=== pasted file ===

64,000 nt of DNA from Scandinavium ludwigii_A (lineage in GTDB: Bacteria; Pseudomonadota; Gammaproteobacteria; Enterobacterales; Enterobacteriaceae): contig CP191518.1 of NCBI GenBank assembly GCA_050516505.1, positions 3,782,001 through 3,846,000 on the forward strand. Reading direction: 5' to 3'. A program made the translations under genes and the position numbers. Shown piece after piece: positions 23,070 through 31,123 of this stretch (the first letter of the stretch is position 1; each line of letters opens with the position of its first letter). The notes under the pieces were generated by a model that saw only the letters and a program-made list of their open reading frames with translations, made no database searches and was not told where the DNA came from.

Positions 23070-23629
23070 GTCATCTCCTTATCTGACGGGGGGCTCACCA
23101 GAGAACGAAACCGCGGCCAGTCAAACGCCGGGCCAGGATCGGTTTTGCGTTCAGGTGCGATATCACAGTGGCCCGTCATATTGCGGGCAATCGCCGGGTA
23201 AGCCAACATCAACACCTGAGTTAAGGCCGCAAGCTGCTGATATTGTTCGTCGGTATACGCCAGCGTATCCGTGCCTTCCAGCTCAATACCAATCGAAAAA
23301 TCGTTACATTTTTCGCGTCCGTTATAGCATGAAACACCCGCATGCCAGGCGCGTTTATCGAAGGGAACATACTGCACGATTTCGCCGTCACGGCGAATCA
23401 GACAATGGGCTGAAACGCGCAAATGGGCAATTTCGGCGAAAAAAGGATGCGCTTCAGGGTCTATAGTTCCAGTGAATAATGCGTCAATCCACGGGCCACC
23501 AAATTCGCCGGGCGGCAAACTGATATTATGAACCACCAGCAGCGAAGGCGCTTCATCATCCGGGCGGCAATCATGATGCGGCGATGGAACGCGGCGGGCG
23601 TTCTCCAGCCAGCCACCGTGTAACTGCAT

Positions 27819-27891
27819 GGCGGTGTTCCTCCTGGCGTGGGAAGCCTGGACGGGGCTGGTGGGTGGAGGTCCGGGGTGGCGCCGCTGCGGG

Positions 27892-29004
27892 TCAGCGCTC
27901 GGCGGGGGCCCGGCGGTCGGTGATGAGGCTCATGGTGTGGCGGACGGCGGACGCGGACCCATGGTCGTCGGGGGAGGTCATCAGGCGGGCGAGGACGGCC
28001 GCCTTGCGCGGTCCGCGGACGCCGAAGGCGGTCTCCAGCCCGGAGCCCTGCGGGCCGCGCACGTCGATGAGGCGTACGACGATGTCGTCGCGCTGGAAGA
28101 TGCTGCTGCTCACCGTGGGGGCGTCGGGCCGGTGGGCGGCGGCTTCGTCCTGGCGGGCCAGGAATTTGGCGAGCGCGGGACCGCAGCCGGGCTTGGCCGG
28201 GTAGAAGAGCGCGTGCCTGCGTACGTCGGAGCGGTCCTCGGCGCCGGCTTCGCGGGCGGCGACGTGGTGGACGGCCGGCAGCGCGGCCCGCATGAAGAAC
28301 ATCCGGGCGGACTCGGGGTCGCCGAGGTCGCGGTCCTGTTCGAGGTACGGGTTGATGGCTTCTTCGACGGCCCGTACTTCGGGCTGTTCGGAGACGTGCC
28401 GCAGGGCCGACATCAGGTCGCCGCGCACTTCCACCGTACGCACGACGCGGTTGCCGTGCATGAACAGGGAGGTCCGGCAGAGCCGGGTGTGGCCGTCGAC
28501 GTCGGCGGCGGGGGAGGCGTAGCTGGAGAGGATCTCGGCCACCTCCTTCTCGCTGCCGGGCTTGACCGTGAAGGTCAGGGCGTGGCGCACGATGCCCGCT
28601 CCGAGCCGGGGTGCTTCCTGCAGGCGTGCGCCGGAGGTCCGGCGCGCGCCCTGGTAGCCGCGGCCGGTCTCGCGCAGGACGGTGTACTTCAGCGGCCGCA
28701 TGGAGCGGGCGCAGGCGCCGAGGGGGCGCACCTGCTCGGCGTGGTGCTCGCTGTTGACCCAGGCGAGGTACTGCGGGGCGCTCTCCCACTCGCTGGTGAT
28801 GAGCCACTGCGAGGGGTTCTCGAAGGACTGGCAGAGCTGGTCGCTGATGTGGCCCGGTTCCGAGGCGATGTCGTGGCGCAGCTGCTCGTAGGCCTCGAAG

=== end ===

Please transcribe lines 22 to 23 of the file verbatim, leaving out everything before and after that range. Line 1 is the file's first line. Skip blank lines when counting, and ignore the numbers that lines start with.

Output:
28701 TGGAGCGGGCGCAGGCGCCGAGGGGGCGCACCTGCTCGGCGTGGTGCTCGCTGTTGACCCAGGCGAGGTACTGCGGGGCGCTCTCCCACTCGCTGGTGAT
28801 GAGCCACTGCGAGGGGTTCTCGAAGGACTGGCAGAGCTGGTCGCTGATGTGGCCCGGTTCCGAGGCGATGTCGTGGCGCAGCTGCTCGTAGGCCTCGAAG